Governing bodies such as City Council frequently use executive sessions to mask certain aspects of doing business at City Hall. Elected officials hide behind closed doors to discuss personnel matters such as the "duties, appointment, and employment of the City Manager." They talk about real estate, such as the latest freebie, a portion of City South, to the Texas A&M University System, without revealing to meddling taxpayers that they plan to give away the farm. They also hunker down in their secret-meetings bunker to discuss ongoing lawsuits. In other words, "you have been sued," or we're suing you.
Fortunately for the voting public and those few who have time to peruse courthouse records, Council's weekly agenda at least must include the subjects to be discussed in super-secret Executive Session.
Council recently approved issuing nearly $130 million in empowerment zone bonds, plus another $78 million in revenue bonds (taxable series) to allow Faulkner USA to proceed with construction of a 1,000-room headquarters hotel (don't forget the 500 condos on top) adjacent to the Convention Center.
Yes, Hotel Cisneros will feature more than 81,000 square feet of meeting space, a 32,700-square-foot grand ballroom, a 21,600-square-foot junior ballroom, and underground parking to serve its patrons.
Faulkner USA is expected to kick in another $11 million; Marathon Equity will ante up $52 million, and Hyatt Equity will throw in another $14 million, bringing the project's total cost to more than $285 million.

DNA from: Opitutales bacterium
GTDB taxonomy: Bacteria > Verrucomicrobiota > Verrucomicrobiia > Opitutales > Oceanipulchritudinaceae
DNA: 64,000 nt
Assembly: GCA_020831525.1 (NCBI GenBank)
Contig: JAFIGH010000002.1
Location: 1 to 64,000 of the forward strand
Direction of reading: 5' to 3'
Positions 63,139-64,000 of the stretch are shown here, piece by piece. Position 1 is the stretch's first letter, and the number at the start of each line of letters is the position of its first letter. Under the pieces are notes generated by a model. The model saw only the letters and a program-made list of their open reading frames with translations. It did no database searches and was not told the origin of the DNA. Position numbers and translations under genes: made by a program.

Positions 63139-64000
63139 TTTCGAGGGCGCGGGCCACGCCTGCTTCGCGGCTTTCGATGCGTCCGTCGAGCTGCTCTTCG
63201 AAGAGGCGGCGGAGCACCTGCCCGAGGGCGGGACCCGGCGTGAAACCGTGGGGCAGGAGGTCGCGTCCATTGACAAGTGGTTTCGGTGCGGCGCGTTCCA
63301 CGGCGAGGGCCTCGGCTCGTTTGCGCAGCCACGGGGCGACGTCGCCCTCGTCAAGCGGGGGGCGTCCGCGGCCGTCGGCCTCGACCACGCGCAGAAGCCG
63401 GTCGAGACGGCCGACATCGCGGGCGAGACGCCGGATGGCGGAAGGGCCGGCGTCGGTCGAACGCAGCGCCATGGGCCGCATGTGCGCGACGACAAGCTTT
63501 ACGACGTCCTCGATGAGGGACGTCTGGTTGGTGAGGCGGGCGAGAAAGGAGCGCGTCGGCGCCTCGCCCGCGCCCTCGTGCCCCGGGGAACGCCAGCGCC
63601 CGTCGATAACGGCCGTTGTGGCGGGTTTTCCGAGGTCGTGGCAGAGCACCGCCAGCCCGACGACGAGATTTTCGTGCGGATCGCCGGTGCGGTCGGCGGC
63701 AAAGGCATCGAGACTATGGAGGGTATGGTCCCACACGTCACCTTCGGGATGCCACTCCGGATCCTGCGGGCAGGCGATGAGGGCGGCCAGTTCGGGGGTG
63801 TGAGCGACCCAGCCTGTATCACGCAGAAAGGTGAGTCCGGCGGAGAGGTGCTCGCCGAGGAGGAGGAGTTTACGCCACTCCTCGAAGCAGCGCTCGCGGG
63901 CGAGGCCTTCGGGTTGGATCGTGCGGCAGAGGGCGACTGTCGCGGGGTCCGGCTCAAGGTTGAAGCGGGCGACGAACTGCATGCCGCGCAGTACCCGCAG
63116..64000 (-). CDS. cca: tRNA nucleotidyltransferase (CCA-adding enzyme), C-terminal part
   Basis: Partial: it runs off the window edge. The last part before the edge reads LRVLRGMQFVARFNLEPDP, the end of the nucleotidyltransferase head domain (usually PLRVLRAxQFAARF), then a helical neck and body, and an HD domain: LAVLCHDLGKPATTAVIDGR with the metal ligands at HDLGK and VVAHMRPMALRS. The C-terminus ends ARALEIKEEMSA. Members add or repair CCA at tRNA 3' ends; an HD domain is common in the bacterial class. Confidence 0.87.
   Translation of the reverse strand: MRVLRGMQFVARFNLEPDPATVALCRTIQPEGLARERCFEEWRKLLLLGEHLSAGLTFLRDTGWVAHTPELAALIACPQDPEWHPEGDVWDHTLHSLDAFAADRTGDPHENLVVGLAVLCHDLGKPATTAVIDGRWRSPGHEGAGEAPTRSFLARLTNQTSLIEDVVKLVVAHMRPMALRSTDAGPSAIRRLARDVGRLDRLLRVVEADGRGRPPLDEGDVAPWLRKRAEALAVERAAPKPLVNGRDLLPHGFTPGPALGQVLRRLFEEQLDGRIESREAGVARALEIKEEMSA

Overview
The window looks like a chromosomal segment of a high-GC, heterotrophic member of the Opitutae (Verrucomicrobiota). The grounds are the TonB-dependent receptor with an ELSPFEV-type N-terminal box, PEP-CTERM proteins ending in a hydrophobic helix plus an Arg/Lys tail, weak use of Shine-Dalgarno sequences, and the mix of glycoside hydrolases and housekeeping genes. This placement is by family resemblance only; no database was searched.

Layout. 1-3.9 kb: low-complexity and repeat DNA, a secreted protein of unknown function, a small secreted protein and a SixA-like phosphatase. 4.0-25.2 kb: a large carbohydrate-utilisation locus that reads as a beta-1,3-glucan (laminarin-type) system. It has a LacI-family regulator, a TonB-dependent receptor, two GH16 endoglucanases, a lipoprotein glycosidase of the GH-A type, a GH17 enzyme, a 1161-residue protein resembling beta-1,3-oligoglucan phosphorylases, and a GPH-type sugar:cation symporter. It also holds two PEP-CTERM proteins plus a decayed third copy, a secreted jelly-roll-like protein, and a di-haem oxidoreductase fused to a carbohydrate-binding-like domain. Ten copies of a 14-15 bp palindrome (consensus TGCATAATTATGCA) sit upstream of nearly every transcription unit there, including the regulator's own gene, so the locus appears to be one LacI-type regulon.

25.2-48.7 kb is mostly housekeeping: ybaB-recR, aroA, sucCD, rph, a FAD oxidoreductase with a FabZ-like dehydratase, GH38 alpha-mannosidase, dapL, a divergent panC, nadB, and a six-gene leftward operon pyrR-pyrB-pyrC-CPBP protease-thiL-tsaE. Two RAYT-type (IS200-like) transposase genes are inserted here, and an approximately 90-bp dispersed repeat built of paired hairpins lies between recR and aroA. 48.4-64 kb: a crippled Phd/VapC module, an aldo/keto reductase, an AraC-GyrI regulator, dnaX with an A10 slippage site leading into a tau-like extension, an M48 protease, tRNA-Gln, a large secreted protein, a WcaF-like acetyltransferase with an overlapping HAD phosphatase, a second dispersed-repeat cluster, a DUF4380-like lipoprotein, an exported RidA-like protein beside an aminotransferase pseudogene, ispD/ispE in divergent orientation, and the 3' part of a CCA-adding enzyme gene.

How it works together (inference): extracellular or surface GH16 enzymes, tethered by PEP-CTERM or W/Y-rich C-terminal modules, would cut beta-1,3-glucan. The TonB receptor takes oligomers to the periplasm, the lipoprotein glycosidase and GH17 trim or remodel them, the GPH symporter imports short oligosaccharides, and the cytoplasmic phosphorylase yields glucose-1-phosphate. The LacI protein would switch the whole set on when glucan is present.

The City expects to collect more than $52 million in revenues during the first 10 years.
This seems to be a done deal. There's no talking Roger Flores or any other City Councilmember out of committing public money to this mammoth project that some say will only perpetuate a convention center expansion race nationwide, with no clear winner in sight.
But Flores & Co. were talking last week about the lawsuit filed against the City by Bob Salvatore, president of the San Antonio Building and Construction Trades Council. Call it a council, call it a union, he says, but don't vote to spend public funds to build a new convention center hotel without determining "prevailing wage rates" for the workers who do the actual building.
The lawsuit sought an injunction and temporary restraining order to prevent the City from issuing bond money or other funds to the project. The court granted the temporary restraining order on May 6, but Council proceeded with a vote to issue the bonds for the project despite the lawsuit.
Maybe Council members believe they can shed any legal fallout since they issued the bonds under the guise of the Texas Convention Center Hotel Finance Corporation.
But the situation clearly demonstrates the benefits of joining a union. Who else will defend the workers of the world: the Express-News, Wal-Mart, San Antonio City Council?
And now, since the City cannot justify airing Citizens to Be Heard on public access channel TVSA-21, here's a little snippet on what occurred last week.
About 40 residents of Timberwood Park, a Hill Country subdivision about five miles north of Loop 1604 on Blanco Road, converged on Council Chambers to plug and protest the City's recent action to annex their properties.
In summary, one group wants the city to leave them alone and allow them to incorporate their own little town with its own police, fire, garbage collection, and other city services. The other group lauded the City's move to put the neighborhood under limited annexation, with a pending non-annexation agreement. The latter would require San Antonio to provide those services to the area.
Welcome to San Antonio, Timberwood Park. Maybe you should have built your homes 10 miles outside Loop 1604. Then you could be annexed by the City of Bulverde. •
By Michael Cary